If you’ve experience severe, throbbing head pain, a pulsing sensation with flashes of light, blind spots, or tingling on one side of your face, arms or legs, you’re likely among the 36 million Americans who experience migraine headaches. Chronic migraines—meaning you have severe headaches at least 15 days each month—is a common, potentially debilitating disorder. More than half of those who experience migraines report reduced performance at school or work, and nearly all have missed important family gatherings, social events, or celebrations due to migraines.
Thankfully, there are effective treatment options, such as prescription and over-the-counter medications. Massage therapy, acupuncture, and relaxation exercises may also help. Another powerful treatment option is Botox, which received approval from the Food & Drug Administration (FDA) as a chronic migraine treatment in 2010 and is now commonly used. Using a tiny needle, Botox is injected into the muscles under the skin around the forehead, the side and back of the head, and the neck.
“Research shows that injecting Botox into these muscles causes an interruption in the pain pathways around those areas,” says John Wald, M.D., a neurologist at Henry Ford Allegiance Health. “Botox treatments can be a life changer. For many of my patients with chronic migraine headaches, Botox treatments have proven to be effective in reducing headache severity and frequency, with many of them experiencing a more than 50% reduction in severity and frequency.”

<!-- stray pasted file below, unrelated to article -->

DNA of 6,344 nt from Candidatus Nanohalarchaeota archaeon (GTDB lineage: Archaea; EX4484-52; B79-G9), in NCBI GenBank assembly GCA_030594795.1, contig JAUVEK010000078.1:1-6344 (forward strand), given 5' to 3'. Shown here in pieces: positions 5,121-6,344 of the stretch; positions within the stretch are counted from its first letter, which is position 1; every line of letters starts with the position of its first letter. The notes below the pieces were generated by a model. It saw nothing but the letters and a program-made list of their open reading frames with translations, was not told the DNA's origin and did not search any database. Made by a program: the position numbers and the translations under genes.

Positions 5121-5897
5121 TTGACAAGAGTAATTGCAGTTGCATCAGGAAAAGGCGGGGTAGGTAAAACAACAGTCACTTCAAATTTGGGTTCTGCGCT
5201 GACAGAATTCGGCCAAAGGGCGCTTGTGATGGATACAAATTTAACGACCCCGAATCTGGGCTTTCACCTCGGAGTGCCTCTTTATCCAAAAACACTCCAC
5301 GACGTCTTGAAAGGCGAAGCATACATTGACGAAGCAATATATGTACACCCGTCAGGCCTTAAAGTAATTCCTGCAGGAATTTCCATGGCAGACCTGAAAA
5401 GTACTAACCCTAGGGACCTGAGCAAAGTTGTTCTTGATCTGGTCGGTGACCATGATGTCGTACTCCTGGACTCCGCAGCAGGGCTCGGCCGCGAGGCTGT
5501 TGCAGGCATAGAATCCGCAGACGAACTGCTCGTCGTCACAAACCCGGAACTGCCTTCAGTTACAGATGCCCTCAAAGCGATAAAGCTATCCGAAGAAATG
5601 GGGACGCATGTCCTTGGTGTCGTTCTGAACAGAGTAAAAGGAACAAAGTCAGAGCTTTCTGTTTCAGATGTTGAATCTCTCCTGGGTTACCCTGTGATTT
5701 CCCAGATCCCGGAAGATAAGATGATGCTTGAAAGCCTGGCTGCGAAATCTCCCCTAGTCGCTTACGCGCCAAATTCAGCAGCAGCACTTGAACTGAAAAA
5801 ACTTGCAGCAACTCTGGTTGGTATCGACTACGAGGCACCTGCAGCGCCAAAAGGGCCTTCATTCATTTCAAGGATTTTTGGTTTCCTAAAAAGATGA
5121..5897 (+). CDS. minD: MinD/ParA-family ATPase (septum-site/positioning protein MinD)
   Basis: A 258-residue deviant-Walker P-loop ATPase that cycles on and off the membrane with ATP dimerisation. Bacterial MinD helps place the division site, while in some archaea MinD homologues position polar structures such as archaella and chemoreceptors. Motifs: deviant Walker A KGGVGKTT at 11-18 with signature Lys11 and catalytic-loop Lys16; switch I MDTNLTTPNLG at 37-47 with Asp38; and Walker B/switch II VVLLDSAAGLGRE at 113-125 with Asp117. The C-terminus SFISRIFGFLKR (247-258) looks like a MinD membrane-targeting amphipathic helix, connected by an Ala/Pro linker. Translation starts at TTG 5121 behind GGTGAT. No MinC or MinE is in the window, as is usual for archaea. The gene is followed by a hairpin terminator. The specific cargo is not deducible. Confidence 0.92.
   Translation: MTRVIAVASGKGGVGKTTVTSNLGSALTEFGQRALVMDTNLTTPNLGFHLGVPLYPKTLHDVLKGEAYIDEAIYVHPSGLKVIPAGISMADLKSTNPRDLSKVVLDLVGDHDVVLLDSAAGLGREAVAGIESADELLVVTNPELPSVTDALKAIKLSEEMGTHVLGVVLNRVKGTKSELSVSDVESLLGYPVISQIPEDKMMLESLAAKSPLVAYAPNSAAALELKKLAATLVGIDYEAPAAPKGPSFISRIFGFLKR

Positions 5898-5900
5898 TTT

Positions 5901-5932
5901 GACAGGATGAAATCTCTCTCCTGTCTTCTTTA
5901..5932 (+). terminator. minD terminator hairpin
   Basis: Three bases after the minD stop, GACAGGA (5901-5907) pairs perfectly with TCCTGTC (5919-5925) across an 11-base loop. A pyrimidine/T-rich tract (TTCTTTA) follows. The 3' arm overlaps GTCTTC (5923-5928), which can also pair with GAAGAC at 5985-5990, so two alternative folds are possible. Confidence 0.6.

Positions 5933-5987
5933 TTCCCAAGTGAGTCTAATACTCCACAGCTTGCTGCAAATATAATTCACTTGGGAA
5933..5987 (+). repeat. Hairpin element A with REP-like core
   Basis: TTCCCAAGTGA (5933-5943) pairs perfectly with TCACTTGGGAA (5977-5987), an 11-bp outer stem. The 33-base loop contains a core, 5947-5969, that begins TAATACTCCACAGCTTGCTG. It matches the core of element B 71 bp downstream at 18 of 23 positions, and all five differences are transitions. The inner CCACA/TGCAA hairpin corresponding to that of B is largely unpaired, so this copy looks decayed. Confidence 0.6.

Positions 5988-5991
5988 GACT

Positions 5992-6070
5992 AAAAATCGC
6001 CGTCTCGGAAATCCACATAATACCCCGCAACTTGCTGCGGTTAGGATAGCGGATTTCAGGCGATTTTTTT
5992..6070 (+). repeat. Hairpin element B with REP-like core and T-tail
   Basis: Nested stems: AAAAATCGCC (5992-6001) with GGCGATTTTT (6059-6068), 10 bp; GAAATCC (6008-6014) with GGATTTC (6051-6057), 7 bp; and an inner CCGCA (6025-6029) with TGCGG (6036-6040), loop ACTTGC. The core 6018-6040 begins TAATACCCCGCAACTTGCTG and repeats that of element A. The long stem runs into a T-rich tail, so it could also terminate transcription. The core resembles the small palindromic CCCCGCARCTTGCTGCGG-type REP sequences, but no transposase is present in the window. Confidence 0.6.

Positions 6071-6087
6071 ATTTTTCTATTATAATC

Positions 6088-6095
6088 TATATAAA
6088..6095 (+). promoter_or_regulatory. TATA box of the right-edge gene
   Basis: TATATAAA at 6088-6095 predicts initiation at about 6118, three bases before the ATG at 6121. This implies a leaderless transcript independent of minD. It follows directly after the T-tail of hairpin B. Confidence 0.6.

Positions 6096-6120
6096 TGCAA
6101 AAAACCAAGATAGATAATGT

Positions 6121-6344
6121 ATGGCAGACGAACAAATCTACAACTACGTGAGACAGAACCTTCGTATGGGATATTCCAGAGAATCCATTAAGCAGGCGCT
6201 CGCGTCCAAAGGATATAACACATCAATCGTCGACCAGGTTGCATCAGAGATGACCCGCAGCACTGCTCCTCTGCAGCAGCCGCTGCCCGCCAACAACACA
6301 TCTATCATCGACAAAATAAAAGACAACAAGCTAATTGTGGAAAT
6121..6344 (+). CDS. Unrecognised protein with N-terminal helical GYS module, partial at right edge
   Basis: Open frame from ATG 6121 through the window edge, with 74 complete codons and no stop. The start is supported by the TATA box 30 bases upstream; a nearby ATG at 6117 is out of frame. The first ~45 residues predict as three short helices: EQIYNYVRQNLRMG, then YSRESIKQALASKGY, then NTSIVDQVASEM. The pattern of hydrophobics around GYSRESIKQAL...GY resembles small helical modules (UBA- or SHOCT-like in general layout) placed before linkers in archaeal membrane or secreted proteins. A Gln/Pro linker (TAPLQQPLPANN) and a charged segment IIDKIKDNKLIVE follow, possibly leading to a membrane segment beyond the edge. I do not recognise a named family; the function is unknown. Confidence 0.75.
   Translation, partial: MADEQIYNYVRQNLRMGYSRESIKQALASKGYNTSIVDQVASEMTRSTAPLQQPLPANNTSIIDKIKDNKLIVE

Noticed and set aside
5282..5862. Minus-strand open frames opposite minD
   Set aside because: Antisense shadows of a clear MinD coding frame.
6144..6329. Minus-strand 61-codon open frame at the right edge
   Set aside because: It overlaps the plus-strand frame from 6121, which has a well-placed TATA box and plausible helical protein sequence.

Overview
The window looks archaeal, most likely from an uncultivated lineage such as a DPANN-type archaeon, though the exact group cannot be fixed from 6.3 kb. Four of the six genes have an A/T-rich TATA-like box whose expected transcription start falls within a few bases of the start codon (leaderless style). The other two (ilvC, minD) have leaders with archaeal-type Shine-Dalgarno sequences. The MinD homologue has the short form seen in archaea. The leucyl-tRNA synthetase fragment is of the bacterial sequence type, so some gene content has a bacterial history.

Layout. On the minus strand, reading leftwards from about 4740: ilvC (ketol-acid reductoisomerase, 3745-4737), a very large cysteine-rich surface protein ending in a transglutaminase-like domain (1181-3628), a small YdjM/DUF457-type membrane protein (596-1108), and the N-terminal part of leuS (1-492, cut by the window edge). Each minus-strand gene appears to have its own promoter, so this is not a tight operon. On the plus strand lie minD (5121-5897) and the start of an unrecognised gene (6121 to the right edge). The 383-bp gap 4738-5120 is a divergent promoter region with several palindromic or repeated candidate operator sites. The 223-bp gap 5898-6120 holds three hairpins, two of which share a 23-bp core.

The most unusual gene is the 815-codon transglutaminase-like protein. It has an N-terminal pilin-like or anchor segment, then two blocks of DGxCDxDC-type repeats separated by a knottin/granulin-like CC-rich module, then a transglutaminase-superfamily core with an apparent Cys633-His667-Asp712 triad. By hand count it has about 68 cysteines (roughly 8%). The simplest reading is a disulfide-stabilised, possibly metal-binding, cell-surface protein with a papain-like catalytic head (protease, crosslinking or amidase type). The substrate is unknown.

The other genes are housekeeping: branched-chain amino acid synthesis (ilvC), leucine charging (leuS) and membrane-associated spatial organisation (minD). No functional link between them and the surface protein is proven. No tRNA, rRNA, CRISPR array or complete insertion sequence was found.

It’s important to understand that Botox is not an immediate, one-and-done solution for chronic migraine pain. It may take up to four weeks or more to notice the benefits—and multiple treatments may be needed before you experience fewer migraines. Also, most patients require ongoing treatments to manage their headaches. Talk to your healthcare provider about a plan to help prevent or reduce your migraine symptoms and improve your overall quality of life.
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John Wald, M.D., is a neurologist who sees patients at Henry Ford Allegiance Neurology in Jackson. He conducts medical research regarding the use of Botox for migraines, as well as studies related to neurotoxins in migraine and tremor. He has also studied the effectiveness and safety of an investigational drug to lower limb spasticity after stroke. Dr. Wald values educating the community through free presentations on minimizing stroke risk factors and how to recognize and respond if someone is having a stroke.